July 4, 2014

Written by

Bureau Reporter
This page is archived from original Bureau of Investigative Journalism reporting on US military actions in Yemen, Somalia, Pakistan and Afghanistan.

International terrorism has changed and that change is making lethal drone strikes more likely, according to Paul Rogers, Professor of Peace Studies at Bradford University.

‘The whole thing has really made a transition from what you would probably just about call a movement 10 years ago to an idea that really has spread and has taken root in groups that are aggrieved often for other reasons,’ Rogers explained.

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This loose structure without a central leadership makes its harder to gather intelligence, he continued. ‘And if you can’t control them by finding out what they’re doing and what they’re planning you have to use other means which is where I think the use of special forces and drones is more likely to come in.’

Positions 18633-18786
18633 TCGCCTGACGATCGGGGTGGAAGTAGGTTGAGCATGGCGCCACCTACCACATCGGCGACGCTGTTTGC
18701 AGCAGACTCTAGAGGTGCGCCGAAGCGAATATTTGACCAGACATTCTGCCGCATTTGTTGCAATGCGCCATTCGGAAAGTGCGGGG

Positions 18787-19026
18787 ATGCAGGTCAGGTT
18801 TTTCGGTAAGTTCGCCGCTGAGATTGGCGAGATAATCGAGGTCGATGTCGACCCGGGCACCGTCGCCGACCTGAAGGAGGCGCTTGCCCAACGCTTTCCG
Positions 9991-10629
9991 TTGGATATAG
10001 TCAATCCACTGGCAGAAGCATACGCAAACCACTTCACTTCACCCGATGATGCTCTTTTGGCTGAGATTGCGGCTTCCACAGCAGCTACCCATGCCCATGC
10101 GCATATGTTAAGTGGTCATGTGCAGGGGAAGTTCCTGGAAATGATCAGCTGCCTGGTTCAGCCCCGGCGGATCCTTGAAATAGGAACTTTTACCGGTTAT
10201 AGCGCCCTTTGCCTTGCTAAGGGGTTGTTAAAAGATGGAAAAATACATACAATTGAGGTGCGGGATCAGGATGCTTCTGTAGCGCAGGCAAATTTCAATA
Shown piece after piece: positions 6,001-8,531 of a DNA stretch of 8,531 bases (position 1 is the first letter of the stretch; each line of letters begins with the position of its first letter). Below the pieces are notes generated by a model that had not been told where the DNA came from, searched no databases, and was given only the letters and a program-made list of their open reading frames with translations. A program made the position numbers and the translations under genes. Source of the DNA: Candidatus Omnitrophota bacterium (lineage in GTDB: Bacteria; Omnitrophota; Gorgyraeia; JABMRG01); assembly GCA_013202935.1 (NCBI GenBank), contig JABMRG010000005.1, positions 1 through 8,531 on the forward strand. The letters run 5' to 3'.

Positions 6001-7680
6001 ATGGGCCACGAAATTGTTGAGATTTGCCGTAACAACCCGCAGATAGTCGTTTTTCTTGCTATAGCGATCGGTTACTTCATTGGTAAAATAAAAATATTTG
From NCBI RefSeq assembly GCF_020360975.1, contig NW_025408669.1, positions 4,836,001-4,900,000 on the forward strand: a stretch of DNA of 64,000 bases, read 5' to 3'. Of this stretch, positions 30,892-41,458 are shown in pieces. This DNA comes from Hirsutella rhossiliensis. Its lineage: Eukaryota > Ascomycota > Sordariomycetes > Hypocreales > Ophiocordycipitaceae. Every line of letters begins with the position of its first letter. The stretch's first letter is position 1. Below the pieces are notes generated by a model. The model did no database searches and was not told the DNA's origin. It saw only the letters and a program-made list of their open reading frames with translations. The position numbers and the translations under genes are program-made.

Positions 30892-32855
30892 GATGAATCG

Rogers continued: ‘Many of these groups are not looking at a world wide war against the ‘far enemy’ of the United States and its Western allies.’

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‘They are much more focused on their own countries – the one exception to some extent is the Yemenis.’

Also in this episode, the Bureau’s Alice K Ross discusses the Obama administration’s ‘gradual process of disclosure’ after the White House finally released a memo that outlines the legal justification for the US to kill its own citizens abroad.


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